Cruising Logs: 2007 part 3.
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Understanding Chaussey

  In fact the cumulus disappeared , the sea breeze died , and just as we were resigned to finishing the passage under engine – a NE wind sprang up and gradually built so that by the time we were approaching the Islands , we had 22 knots of breeze and were sluicing along at 9 knots.

  At HW Springs , the outer approaches of the  North Channel into Chaussey appear be open water , so once the spi was out of the way I didn’t feel it necessary to drop the main . In good visibility the leading marks are superb – but the further in you get , the narrower the channel , and the less room you have to round up. As a result we charged through the moorings at 7 knots , dropped the main in the South entrance – and under rather more control proceeded to try and work out where to moor. It would have been more seamanlike to have slabbed a couple of reefs – or just come in under a small jib – but in fact it went well enough , as the Channel was very familiar from our last visit.

  But where should we  anchor? We had arrived at a difficult time  as night was falling ,  all the rocks were covered , and a strong weather going tide meant that some of the boats that had anchored were sailing their hooks out . On the other hand the moorings looked horrendous with up to 8 boats  abreast. Eventually we came alongside a British motorboat who had picked up  ( unbeknown to all of us) a fishing boat mooring and so had less of a crowd attached. Apart from a French boat who came alongside in the night having bent a stanchion in the bunfight at the mooring trots  , we spent a peaceful enough night , but resolved to search out a place to anchor the following day.

  Port Marie is a little Bay to the West of the Sound  , and with the wind still in the NE , we slipped out and anchored there in the morning , spending the day exploring the main Island on foot and identifying the best place to anchor in the Sound in the forecast NW wind . Sure enough , when the wind did change , Port Marie became fairly uncomfortable and at first light were ready to move – but as our anchor was underneath a French boat – we had to wait for them to wake up.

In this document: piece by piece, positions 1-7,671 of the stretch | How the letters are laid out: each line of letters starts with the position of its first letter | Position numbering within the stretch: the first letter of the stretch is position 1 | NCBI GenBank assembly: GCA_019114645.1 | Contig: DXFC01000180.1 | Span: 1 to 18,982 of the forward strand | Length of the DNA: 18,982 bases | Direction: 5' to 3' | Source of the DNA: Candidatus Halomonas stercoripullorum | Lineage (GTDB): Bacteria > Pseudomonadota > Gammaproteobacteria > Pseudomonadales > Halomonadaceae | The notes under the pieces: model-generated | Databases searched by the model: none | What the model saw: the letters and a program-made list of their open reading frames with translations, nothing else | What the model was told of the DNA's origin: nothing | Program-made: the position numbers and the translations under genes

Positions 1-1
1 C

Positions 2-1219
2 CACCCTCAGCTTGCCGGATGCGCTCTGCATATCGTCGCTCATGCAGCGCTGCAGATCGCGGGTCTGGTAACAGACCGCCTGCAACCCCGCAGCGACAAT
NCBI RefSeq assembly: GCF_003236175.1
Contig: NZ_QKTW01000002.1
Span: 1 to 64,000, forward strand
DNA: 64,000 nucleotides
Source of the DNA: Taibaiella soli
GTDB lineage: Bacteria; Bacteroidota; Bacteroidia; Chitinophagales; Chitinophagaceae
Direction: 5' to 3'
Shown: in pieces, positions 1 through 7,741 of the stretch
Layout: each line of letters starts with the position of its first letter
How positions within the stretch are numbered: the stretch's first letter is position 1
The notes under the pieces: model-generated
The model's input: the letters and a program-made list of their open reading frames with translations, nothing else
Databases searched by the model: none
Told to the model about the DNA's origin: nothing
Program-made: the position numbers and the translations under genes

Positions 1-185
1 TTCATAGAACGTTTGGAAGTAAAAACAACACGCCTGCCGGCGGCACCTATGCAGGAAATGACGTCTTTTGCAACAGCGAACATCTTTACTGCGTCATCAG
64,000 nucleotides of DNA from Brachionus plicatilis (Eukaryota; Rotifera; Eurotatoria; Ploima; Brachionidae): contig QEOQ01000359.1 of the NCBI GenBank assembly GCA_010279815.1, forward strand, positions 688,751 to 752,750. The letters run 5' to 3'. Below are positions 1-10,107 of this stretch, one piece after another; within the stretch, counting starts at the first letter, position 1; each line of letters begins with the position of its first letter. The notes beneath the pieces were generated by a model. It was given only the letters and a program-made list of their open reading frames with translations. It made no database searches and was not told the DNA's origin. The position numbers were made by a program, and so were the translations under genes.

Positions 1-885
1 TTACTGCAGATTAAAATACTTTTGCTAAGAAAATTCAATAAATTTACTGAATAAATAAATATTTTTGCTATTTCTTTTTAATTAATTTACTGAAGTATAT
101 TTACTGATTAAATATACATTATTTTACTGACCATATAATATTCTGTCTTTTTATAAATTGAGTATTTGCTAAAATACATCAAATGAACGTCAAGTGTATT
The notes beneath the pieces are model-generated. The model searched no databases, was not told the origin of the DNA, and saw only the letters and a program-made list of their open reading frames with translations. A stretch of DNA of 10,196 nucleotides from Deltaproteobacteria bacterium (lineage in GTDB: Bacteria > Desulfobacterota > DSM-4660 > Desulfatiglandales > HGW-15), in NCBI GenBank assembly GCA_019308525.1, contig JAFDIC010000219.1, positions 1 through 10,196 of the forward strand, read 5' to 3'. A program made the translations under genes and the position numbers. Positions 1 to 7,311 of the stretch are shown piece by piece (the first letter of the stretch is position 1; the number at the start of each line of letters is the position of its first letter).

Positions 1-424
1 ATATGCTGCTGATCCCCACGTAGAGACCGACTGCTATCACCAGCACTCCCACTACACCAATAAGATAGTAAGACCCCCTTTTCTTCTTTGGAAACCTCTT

Once moved however we were ready to explore , and slipped off into the eastern rocks in the kayak , searching for the main passages through the Eastern rocks and isles.. A short portage was required when the ebb tide left us stranded for a while – but we were soon away paddling though what initially seemed a deserted rockscape , except at each turn  we found a French boat at anchor , or dried out , their crews hunting for lunch on the rock pools and shallows . The North of the archipelago was open to the fresh NW  wind , but the kayak handled it well and eventually we rejoined the Northern end of Chaussey sound and turned gratefully downwind. We had made such good time that we were too early to cross the watershed so we slowed down and looked around. To our delight , up popped a seal who proceeded to entertain us by trying to swallow a large flat fish , and having finished that , came up to see if we would provide a desert! Eventually he tired of our company , but this still left a 2 hour wait for the tide – so we carried the kayak over the saddle and drifted back down to the boat.

  So , for future reference  , anchor overnight  at the southern end of the sound – or in Port Marie in a NE wind , and spend daylight low tides exploring round the archipelago. Unless you have the place to yourself, avoid the mooring trots!

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